Fighting terrorists - The greater good was well served

IT’S been over a decade since so many words were written about Osama bin Laden and more than a decade since he came to symbolise everything about Islamic radicalism that is so disquieting and incomprehensible to western sensibilities.

He came from a very wealthy background, he was well educated and though driven by a terrible, debilitating hatred he had a powerful mind and the kind of charisma not unusual amongst evil men. He seemed an unlikely terrorist and that made him all the more easily despised, especially by those who believed that his comfortable background should have been more than enough for him to lead a very different kind of life.

The earliest attacks he organised on American interests — embassies across East Africa in 1998, the USS Cole in 2000 — put him on America’s most wanted list but his central role in the 2001 attacks on New York and Washington made him a dead man walking. He had wreaked carnage at the very heart of the world’s greatest superpower and the consequences were inevitable. It was only a matter of time before he was assassinated. For a multiplicity of reasons — justice, reassertion of American power and national pride, political opportunism, bloodcurdling populism or just straightforward Old Testament revenge — Osama bin Laden was not going to die a peaceful death. It may have taken a decade to neutralise him — use whatever verb you like the result is a corpse — because he was offered refuge in a society ambivalent about his crimes.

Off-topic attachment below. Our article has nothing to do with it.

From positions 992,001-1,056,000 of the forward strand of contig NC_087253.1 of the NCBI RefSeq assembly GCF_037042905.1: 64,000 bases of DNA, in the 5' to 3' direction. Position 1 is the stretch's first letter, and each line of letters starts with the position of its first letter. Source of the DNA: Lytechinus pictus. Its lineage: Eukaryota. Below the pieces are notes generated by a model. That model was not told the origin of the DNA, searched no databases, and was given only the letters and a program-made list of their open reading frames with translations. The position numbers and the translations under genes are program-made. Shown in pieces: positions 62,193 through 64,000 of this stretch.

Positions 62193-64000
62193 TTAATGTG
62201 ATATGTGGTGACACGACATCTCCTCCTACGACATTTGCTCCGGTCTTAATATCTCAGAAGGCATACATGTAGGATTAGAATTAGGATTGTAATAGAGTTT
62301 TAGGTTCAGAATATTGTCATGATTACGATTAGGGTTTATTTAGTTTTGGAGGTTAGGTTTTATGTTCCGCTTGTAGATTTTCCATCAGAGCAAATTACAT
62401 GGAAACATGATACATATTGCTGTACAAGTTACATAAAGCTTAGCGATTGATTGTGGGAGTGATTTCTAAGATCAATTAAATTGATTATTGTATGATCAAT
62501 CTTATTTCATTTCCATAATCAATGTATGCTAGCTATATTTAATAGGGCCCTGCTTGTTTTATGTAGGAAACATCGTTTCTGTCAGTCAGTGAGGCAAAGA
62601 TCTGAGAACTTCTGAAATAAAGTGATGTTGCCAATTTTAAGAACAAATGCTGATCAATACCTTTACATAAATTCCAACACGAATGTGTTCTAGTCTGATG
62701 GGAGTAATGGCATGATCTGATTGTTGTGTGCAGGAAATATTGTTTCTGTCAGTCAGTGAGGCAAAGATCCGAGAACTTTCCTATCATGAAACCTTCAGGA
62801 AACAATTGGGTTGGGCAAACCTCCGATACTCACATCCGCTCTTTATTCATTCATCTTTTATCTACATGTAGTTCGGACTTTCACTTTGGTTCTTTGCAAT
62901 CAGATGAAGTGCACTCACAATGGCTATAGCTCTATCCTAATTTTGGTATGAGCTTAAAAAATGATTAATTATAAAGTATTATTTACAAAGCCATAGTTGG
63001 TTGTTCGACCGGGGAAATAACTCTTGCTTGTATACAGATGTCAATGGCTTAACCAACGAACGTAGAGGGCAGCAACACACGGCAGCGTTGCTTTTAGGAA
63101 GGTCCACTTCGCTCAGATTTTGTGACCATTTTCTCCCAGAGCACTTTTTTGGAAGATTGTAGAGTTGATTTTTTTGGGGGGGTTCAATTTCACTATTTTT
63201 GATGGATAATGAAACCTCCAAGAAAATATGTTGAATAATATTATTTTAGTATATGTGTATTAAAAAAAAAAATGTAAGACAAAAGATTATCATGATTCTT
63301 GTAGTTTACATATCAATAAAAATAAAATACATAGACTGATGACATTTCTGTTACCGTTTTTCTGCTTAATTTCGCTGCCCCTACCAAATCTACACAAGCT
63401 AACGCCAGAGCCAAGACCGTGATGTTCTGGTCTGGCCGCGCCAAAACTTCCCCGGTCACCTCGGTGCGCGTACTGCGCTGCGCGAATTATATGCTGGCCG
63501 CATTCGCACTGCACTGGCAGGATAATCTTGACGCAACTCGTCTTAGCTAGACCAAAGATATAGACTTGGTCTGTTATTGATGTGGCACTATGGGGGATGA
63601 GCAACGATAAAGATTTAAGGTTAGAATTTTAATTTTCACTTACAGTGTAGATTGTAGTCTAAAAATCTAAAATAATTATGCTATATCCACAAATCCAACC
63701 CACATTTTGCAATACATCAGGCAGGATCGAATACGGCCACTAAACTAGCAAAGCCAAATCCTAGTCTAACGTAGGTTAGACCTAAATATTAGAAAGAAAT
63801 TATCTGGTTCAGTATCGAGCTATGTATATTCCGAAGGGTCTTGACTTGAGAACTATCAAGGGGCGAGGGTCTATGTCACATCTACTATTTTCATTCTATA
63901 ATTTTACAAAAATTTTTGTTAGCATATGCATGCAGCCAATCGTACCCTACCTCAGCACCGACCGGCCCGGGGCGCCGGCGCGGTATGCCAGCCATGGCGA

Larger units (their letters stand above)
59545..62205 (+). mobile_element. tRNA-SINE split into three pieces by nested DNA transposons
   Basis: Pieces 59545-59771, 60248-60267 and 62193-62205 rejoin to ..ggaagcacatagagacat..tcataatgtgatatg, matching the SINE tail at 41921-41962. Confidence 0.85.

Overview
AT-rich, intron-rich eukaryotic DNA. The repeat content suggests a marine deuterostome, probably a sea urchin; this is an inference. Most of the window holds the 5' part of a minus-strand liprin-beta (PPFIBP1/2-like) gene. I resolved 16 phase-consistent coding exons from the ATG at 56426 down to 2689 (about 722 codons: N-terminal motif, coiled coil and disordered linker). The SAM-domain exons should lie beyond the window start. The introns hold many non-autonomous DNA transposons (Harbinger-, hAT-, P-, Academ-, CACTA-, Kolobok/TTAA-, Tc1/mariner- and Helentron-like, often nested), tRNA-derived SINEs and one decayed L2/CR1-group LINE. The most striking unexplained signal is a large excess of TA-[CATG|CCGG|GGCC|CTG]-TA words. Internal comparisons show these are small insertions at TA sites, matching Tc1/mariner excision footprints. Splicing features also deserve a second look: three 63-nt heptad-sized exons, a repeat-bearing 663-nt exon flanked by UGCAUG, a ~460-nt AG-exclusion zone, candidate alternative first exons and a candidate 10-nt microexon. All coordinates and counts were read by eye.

The assassination, and let there be no doubt that it should be welcomed, challenges so many of the principles that have become core beliefs if not practice in the West that they must be considered.

American security services have admitted that some of the information used to find Osama was secured through torture. That it was used to rid the world of an evil figurehead may be disconcerting but it would be dishonest to pretend otherwise.

Osama and Al-Qaeda, we are told, are not the force they were yet President Barack Obama felt entitled to hand down a death sentence without any endorsement other than that of his political and security advisors.

This was made easy because Osama was responsible for the deaths of thousands of Americans but is the scale of his crimes more important than the fact that he was prepared to kill to realise his objectives?

Would his death penalty have been justified if he had only killed dozens rather than thousands of Americans? Already we have accepted the idea of a death penalty, the only thing at issue is the scale of crime needed to provoke it.

Using that rationale it must be fair to ask how many people our Al-Qaeda, the criminals styling themselves dissident republicans, must kill before our Government concludes that ordering their assassinations would be doing the right thing?

It is easy to eradicate a terrorist, much easier than eradicating the fear terrorism creates, but the point inevitably comes when we must ask ourselves if our society and our democracy is worth defending by any means. America had reached that point and made the right decision. It was savage and brutal but any other response would have been the kind of capitulation that brings civilisations to an end.


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